We feel Dictionary.com best defines onboarding as:

“an organization’s efforts to assist and support a new employee in developing the skills, knowledge, and attitude needed to be successful in the job.” Although the definition sounds simple enough executing those three parts: Skills, Knowledge, and Attitude seem to elude most I.T. departments.

Ever consider the cost of your I.T. Professional?

I.T. budget waste is rampant in corporate America.  There are 3.87 million I.T. Professionals in the United States alone (2.5% of the overall 2016 U.S. workforce). Notably, these individuals maintain an average salary 43% higher than the average American professional.   So you can see just how expensive the average I.T. Professional is to your organization.  Below are compensation figures for some of the more in-demand I.T. Professionals*.

Application Development
Lead Architect $123,000
Java Developer $102,000
C# Developer $92,000
PL/SQL Developer $87,000
Cloud and SaaS Integration
Cloud Integration Specialist $102,000
SaaS Integration Specialist $110,000
Cyber Security
Security Specialist (Senior) $125,000
Security Specialist (Average) $81,000
Security Specialist (Junior) $65,000
Database and Analytics
Database Administration (DBA) $93,000
Data Analyst $84,000
Hadoop Developer $102,000
* 2016 average salaries by Indeed.com

Budget Waste!

Now consider the cost to bring a new I.T. Professional onboard your organization.  In most organizations, this professional is going to sit idle for an average of two to four weeks before their basic setup tasks are completed. On a typical six month project you can expect a minimum of 15% budget waste before the project even begins!  Setup cost does not include the additional time it takes to learn the actual knowledge required to understand your organization’s business process, technologies, or even the ability to make a simple code push.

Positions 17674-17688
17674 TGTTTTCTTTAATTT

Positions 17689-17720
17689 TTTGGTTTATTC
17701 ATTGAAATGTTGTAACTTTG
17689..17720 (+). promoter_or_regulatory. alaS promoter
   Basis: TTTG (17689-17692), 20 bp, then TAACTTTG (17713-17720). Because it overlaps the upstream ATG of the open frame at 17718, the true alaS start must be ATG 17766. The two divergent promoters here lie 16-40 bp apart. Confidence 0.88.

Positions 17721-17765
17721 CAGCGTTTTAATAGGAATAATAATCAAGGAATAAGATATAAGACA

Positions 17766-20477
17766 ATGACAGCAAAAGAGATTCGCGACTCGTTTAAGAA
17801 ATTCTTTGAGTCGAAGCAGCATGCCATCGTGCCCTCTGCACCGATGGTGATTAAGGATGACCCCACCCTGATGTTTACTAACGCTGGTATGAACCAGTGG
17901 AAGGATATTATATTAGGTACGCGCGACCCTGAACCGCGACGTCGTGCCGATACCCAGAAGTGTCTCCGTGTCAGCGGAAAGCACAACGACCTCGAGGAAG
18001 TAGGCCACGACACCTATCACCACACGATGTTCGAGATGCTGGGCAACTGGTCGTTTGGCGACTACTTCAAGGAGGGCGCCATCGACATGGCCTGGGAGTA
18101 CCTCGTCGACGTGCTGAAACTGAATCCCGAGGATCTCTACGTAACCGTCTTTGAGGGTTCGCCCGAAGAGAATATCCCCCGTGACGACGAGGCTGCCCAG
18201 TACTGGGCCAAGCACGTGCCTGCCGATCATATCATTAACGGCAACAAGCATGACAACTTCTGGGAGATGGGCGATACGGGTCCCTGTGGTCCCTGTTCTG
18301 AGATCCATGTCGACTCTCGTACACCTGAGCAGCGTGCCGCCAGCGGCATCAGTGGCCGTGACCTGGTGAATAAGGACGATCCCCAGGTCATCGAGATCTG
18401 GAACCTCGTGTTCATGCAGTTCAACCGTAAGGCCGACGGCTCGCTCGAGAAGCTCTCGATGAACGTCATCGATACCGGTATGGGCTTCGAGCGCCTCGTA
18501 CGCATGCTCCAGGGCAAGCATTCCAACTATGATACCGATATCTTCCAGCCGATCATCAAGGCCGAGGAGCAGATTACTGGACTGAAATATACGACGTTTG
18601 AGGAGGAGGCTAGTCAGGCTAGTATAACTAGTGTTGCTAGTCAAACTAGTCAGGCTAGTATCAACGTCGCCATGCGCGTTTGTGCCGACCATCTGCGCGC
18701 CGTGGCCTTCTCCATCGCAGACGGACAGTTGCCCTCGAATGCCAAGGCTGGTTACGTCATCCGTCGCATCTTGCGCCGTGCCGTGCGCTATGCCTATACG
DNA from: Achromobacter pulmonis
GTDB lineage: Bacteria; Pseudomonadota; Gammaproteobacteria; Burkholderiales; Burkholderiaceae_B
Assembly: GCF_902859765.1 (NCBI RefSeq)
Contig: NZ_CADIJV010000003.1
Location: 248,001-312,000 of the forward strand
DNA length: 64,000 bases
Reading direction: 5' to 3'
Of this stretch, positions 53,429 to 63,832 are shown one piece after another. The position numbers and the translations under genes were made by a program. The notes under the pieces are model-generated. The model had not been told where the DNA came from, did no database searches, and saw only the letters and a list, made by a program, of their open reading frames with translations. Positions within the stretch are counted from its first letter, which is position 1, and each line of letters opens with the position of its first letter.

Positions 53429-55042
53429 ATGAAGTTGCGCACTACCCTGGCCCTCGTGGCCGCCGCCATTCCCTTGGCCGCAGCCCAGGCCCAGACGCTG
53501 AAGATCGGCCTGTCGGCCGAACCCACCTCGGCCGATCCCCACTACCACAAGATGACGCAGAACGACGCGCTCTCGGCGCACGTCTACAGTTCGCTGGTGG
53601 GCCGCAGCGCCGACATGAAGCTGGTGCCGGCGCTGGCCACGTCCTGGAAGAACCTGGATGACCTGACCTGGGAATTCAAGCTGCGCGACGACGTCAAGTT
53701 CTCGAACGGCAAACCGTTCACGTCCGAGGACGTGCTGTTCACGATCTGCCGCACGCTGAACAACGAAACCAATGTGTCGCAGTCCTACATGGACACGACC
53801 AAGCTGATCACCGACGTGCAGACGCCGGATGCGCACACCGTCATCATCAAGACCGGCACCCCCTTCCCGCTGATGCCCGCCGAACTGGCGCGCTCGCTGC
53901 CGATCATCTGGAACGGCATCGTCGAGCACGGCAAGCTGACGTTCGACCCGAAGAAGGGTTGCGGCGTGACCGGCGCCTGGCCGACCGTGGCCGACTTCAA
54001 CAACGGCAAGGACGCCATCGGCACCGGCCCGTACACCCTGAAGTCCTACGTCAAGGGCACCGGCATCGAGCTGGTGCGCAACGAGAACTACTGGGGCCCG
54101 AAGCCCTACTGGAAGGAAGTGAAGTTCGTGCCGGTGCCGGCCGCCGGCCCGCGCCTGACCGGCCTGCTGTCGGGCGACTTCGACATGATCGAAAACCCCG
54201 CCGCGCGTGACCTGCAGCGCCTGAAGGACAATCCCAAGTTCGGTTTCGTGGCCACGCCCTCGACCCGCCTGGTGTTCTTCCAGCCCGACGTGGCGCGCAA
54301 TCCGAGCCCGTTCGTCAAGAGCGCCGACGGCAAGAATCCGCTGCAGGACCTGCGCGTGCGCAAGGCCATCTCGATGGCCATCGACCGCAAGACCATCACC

Do the math and calculate how much money is wasted as they sit idle!

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It’s a Gig Economy.

How quickly can your I.T. Department onboard?

Consider that over 1/3 of the Professional I.T. workforce are non-employees that on and off board quickly.

According to CIO magazine, from an article entitled “Hiring Trends for 2016: Welcome to the Gig Economy", around 35% of most company’s staff are non-employees. Additionally, it was noted that around 95% of the company’s senior management interviewed stated that a flexible workforce is critical to their strategy. Further research by an Intuit report "Twenty Trends that will Shape the Next Decade", shows that this number may increase to 40% by 2020. Based on this, and many other sources, we believe this trend is growing.

The number of contractual (non-employee) workers is even more significant when you factor in a rising millennial workforce that challenges old style management. Gallup recently released their most extensive study titled “How Millennials Work and Live 2016”. This study reveals how the millennial workforce rejects old style bosses who do not develop their strengths and growth opportunities. Due to this fact, millennials may frequently leave organizations for ones that best meet their career paths. All of this combined with the war on I.T talent and the globalization of the workforce, further solidifies that your I.T. staff is not stagnant.